Conjunctivitis is not uncommon in hamsters. This condition can cause sore eyes, and the eyelids may even
gum up and stick together, trapping the discharge underneath them. It can be sparked by a more general problem, such as a
respiratory infrection, or by irritation of the eyes by dust particles. The eyes should be bathed in a saline solution of
one teaspoonful of salt to a pint of warm, boiled water and if necessary, the eyelids should be gently pried open. A
veterinarian will be able to prescribe an antibiotic ointment to treat the problem.
Hamsters are quite sensitive to poisoning, particularly because they spend a lot of time grooming and will
lick off any substances that get on their coat. Do not use aerosol sprays in the room where the hamster lives without checking
first that they are nontoxic to animals.
Wet tail is so named because of the wetness and staining that occur around the tail in affected hamsters.
It is usually the result of diarrhea caused by an infection of the lower part of the bowel, but in female hamsters it can
also be caused by a womb infection. Affected animals will be hunched up, listless, and disinterested in food and the diarrhea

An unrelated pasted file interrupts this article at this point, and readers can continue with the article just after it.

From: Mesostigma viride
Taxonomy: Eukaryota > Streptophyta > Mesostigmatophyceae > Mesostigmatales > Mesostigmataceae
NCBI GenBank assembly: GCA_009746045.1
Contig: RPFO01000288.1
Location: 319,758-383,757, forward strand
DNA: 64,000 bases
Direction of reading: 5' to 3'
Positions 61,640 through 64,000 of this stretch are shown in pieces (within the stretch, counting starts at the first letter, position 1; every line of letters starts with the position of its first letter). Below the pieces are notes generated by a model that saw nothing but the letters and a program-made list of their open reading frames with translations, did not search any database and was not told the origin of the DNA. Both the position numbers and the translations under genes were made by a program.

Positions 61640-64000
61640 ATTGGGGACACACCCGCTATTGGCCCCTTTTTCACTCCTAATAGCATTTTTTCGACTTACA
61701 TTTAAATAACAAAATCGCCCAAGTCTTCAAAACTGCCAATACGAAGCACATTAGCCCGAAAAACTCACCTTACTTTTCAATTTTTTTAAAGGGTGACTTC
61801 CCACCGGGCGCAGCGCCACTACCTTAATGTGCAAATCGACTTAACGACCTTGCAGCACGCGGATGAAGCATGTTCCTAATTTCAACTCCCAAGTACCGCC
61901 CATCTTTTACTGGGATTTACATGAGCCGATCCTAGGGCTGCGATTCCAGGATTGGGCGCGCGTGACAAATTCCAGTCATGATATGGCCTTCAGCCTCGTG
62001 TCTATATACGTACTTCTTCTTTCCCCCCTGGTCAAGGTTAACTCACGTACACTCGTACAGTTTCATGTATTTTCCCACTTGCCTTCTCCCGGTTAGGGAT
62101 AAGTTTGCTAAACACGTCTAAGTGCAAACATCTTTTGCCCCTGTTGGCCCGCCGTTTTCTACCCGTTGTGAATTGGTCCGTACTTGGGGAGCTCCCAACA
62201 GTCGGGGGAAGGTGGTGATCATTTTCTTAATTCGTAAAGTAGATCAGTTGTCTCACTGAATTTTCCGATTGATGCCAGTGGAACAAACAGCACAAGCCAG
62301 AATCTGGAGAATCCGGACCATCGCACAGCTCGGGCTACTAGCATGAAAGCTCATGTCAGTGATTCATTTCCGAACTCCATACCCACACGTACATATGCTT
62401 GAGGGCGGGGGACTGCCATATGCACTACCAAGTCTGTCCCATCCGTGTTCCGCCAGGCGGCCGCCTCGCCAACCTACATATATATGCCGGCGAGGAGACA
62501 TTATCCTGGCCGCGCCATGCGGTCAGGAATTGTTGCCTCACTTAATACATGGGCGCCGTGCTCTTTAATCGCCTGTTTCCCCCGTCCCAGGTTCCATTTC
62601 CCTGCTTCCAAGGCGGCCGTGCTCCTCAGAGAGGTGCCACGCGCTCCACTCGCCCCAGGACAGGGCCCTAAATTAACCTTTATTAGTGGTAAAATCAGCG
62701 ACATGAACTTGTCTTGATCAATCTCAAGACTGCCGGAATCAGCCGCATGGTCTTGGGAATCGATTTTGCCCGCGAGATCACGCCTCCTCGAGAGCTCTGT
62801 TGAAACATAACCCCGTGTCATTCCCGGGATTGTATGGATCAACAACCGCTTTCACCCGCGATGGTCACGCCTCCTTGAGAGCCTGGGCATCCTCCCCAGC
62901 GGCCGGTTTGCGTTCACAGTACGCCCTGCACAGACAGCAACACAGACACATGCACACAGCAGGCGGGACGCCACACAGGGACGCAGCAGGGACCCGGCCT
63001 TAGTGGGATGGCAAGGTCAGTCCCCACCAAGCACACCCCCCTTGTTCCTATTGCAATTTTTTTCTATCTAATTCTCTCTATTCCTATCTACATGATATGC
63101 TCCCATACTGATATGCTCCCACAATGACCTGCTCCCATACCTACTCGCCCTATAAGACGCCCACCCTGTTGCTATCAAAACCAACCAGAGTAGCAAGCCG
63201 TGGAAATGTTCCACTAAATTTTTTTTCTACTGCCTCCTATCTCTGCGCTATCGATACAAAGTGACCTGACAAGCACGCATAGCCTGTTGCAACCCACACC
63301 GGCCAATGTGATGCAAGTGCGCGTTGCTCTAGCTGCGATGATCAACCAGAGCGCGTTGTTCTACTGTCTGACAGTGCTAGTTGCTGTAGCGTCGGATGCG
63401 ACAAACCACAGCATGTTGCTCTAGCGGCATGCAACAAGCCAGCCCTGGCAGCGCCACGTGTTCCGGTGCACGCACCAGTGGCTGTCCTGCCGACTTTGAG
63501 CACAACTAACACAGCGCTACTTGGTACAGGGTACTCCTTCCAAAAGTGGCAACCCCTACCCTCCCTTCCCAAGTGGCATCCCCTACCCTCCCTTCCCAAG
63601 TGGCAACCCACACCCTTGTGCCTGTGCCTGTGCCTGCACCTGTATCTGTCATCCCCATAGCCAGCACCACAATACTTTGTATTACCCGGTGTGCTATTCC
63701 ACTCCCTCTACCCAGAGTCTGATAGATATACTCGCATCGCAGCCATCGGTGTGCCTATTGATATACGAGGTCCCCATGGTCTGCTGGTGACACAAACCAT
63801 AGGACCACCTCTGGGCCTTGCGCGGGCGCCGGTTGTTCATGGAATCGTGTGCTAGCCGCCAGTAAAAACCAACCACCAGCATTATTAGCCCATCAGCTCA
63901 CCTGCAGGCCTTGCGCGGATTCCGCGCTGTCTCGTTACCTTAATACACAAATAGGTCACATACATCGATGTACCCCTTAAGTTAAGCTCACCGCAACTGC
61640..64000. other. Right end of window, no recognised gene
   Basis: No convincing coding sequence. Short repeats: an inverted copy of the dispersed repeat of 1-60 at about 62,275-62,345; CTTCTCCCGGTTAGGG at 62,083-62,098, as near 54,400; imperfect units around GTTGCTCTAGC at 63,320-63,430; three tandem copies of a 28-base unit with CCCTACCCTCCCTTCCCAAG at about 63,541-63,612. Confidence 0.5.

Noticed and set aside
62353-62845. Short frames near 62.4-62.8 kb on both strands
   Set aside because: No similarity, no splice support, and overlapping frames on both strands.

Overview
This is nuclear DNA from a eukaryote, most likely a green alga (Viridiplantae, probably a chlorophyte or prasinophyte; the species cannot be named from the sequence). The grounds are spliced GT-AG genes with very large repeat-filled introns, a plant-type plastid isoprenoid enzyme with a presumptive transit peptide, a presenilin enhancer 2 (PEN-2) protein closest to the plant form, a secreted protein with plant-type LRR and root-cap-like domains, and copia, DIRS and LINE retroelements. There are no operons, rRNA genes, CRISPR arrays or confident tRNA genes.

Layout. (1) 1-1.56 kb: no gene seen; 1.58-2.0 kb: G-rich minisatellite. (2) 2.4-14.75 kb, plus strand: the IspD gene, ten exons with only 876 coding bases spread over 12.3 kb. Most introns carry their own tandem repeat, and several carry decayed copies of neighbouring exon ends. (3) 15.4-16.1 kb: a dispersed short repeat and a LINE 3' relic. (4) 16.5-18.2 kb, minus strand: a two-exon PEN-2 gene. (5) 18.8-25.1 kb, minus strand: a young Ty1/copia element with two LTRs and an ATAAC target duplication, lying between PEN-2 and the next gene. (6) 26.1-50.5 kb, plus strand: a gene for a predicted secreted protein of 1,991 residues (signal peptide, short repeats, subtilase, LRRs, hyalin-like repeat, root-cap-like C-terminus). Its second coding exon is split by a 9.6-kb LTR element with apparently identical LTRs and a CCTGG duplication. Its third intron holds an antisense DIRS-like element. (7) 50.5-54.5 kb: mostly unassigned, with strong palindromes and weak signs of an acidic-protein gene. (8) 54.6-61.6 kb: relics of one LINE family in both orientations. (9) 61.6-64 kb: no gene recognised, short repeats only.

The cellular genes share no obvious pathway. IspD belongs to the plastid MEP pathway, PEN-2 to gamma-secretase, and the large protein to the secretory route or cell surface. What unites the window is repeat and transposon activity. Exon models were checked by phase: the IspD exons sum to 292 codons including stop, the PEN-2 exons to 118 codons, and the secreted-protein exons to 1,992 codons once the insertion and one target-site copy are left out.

can quickly spread between hamsters in a colony. The outlook for affected animals is not good, but some animals do recover
with prompt treatment. Stress, for example, is considered an important factor in the proliferation of wet tail (and explains
why the disease is so prevalent in young hamsters during their early days in new homes), as are sudden change in diet, habitat
overcrowding, extreme temperatures and unsanitary living conditions.
Snuffling caused by upper airways infections is quite common, especially if the hamster is kept in damp
or drafty conditions. Sometimes this can lead to pneumonia, an infection of the lungs, which is also common in older hamsters
that have a low resistance to disease. This is very often fatal.
Cancer is a very common condition in older hamsters, occurring in many different sites around the body.
It can only rarely be treated by surgery.